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ENGL 102 Essay Assignment Description Reeves
Initial Planning Exercise: Completed in class Thursday, September 22
Essay Proposal: Hardcopy due in class Monday, October 3
Rough Draft I (2 copies): Hardcopy due in class Monday, October 17
Rough Draft II (2 copies): Hardcopy due in class Monday, November 14
Rough Draft lll (2 copies): Hardcopy due in class Monday, November 28
Rough Draft IV (1 copy): Hardcopy due in class Thursday, December I
Final Draft (1 copy): Hardcopy due in class Wednesday, December 7
For most of you, this will be the last English course you take in your academic career. Thus, this essay
will be something of a “capstone” project – an essay that marks the culmination of your learning. You
will be putting together an essay that displays a carefully-measured argument, with all your major
points backed up by quality research. And, of course, it all needs to be written at a collegiate level.
Writing this essay will be the work of several weeks and will include several key stages: Initial
Planning (this is where you will select a topic and do some of your first pre-writing), Proposal (this
short assignment will describe your topic, your angle, how and where you plan to do research, and
include a detailed outline), Research (from college-appropriate sources), Drafis (every draft needs to be
a complete essay that follows your outline, and you’lltake the feedback you receive from both me and
your peers and work on the essay some more), and Final Draft (the finished product, heavily drafted,
and meeting the assignment criteria).
Okay, Mr. Reeves, but what’s the topic
This semester, I’m going to take a different approach. Normally, I offer a list of pre-approved
topics and have students pick one and go from there, but this time, let’s try something a little less predetermined.
Answer this question (to yourself):
Whot is the single most important problem facing us today
There are a lot of ways you can go with this, so the first thing you’ll want to do is determine which “us”
you’re talking about. Depending on the size of the group you want to cover, your topic could change
greatly in size, scope, and importance.
Ilt Clark College students
D College/university students in general!
. Young people (or older people!)E
. Single people, married people, people in a committed relationship!
. ParentsE
. Business OwnersE
. Men or Women
_r Washingtonians-
. Members of a religious or ethnic community
D Americansl
. All of HumanityE
J
Stumped Talk to friends and family members, ask them the essay prompt (“What is the single most
critical problem facing us today ”) and see what they think. Look at news sources (newspapers or news
magazines, cable news, online news sites like CNN.com, etc.) and look for articles that talk about
issues that strike you as profoundly important.
When making your selection, consider that – oddly enough – it is a lot easier to write a paper
when the topic if tightly focused, instead of covering too much ground. Your essay cannot be a direct
answer to that question; any wording that references the topic question directly or indirectly will need
to come out. I ask that question just to get you focused on a topic that matters to you. From there you’ll
need to develop a thesis statement that asserts something about that topic, not just that it’s critical, but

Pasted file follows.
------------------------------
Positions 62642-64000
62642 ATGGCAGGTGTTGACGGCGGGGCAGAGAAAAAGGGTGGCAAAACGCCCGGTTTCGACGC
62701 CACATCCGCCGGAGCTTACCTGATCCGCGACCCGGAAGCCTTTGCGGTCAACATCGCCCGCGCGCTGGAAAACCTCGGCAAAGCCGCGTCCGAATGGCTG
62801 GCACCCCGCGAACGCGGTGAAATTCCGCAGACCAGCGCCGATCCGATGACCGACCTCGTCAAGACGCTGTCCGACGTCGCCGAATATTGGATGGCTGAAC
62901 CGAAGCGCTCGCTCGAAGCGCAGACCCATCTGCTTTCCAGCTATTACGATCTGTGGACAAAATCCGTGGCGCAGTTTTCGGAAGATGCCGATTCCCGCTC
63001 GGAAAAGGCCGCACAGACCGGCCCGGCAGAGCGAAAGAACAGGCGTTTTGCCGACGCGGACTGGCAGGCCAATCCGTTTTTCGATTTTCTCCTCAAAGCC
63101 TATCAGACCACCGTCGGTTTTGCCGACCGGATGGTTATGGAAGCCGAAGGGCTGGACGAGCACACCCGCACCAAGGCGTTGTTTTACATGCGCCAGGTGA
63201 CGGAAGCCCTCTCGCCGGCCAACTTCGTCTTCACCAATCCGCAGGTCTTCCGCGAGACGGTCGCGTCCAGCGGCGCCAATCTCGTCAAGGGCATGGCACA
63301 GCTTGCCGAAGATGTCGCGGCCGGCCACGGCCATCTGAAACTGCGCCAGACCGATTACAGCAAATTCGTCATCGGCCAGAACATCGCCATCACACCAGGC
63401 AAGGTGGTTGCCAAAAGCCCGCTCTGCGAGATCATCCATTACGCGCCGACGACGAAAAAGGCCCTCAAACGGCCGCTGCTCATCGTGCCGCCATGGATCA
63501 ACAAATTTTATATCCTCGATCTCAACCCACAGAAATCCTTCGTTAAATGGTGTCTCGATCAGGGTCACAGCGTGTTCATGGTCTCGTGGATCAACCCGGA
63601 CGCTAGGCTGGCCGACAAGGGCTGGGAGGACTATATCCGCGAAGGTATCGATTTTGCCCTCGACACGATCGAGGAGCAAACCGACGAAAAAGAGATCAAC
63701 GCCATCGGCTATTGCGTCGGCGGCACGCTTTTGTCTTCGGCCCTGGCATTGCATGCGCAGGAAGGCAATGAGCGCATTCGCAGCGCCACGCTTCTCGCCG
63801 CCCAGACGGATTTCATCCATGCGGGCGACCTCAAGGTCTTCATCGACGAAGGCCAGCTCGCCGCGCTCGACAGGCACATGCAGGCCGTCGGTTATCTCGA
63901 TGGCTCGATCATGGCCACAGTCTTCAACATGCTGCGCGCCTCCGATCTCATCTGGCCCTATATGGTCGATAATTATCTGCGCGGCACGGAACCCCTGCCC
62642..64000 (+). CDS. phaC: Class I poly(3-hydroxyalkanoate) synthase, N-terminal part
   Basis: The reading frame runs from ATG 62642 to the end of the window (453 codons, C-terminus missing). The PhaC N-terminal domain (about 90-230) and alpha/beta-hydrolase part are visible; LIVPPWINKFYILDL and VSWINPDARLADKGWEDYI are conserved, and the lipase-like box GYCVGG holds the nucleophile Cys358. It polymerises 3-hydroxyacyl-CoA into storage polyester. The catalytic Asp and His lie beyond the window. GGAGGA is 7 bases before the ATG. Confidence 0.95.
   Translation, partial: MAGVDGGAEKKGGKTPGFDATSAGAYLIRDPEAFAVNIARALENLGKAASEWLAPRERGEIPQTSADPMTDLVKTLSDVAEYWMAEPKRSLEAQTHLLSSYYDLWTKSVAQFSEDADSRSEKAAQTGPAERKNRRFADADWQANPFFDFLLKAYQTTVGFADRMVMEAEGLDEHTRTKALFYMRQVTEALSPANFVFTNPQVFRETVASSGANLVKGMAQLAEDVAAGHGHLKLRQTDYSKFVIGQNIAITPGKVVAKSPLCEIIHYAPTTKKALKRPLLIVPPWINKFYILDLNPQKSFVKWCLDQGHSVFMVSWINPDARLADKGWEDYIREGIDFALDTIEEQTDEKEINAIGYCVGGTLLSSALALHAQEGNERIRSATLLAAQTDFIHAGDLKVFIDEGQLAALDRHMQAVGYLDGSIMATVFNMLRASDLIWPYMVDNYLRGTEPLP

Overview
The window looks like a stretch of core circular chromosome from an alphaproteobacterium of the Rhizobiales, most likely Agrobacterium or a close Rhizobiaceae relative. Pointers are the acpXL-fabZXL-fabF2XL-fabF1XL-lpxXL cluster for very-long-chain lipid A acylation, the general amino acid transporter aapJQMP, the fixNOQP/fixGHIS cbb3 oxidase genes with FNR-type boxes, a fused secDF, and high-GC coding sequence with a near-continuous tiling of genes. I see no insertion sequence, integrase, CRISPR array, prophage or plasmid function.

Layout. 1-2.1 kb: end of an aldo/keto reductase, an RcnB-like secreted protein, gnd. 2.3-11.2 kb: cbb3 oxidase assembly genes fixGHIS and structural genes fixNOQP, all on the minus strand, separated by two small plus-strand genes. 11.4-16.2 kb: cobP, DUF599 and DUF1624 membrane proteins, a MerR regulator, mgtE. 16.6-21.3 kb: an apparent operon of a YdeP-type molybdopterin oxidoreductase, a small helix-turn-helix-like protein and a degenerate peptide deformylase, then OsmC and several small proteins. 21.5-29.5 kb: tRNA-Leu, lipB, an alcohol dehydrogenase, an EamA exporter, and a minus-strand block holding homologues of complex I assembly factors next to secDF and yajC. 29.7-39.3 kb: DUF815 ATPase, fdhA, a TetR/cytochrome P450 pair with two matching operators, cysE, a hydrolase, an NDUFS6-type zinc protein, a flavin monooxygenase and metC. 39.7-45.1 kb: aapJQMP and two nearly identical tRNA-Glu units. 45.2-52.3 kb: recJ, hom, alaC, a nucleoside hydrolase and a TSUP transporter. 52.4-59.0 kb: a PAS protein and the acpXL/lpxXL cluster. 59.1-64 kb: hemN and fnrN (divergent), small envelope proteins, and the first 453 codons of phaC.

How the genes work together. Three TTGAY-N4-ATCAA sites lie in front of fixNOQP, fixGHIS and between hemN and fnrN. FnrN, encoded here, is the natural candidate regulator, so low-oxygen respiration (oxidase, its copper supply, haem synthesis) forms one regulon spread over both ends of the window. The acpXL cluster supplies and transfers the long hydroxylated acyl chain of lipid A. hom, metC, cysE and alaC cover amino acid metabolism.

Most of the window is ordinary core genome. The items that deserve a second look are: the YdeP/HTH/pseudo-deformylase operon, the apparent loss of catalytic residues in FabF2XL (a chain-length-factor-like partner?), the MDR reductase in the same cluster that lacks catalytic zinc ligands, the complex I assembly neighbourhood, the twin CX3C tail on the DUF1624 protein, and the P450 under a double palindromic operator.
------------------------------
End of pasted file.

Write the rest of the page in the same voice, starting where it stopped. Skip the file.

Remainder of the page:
that hints at a cause, effect, solution, or so on. For example, if you chose cancer as the most critical
problem, your essay’s thesis wouldn’t be, “Cancer is the most important problem facing us today,” but
rather something like, “Quest for the Cure: Why Cancer Research Doesn’t Receive Enough Funding.”
Also remember: This essay is an argument, which is supported by extensive research. You must
take a position on this topic and support it with statistics, professional testimony, and other types of
evidence! n
Guidelines
. The essay must be 3,000 words in length or more (10-12 double-spaced printed pages). Do a word
count check using your word processing software; do not rely on page count alone.
. The writing must be professional, showing your highest level of writing skill.
. The introductory paragraph(s) must include A) an opening (it may or may not be “catchy,” but must
do its job), B) a summary of the essay’s overall points, and C) a thesis statement which encapsulates
your main argument.
. The main point (sometimes also called the main claim, the thesis, etc.) needs to be backed up by at
least three distinct supports, each with enough evidence.
. The conclusion must include A) a recap of the essay’s overall points, B) a restatement and expansion
of the thesis statement, and C) some suggestion about what should be done now that you’ve made your
argument.
. You must have at least seven different reliable, college-level sources from which you gathered
meaningful research. You must include relevant information, whether in the form of a quote, chart,
piece of data, etc., from all seven of those sources somewhere in your essay.
. You must have a Works Cited page at the end of the essay. It needs to be its own page, but still part of
the same document as the essay. Instructions for properly formatting a Works Cited page can be found
in your Pocket Manual of Style under the MLA section. Any source from which you quoted
information must appear in your Works Cited page, and similarly any source appearing in your Works
Cited page must be used somewhere in your essay.
. Every essay must have a title, something more than “Cancer Research” or some other flat statement of
the topic. Your title should be a little more specific, without being overly long or cutesy. “Problems
With Using Monkeys for Cancer Research” would be good, or “A Question of Ethics: Using Monkeys
for Cancer Research and the Clash with Modern Values” even better.

 

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